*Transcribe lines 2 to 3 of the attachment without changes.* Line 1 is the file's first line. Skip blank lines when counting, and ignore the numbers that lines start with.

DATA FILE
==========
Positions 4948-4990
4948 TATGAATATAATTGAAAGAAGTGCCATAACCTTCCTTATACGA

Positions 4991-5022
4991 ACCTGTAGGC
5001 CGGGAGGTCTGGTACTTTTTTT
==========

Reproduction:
4948 TATGAATATAATTGAAAGAAGTGCCATAACCTTCCTTATACGA

Positions 4991-5022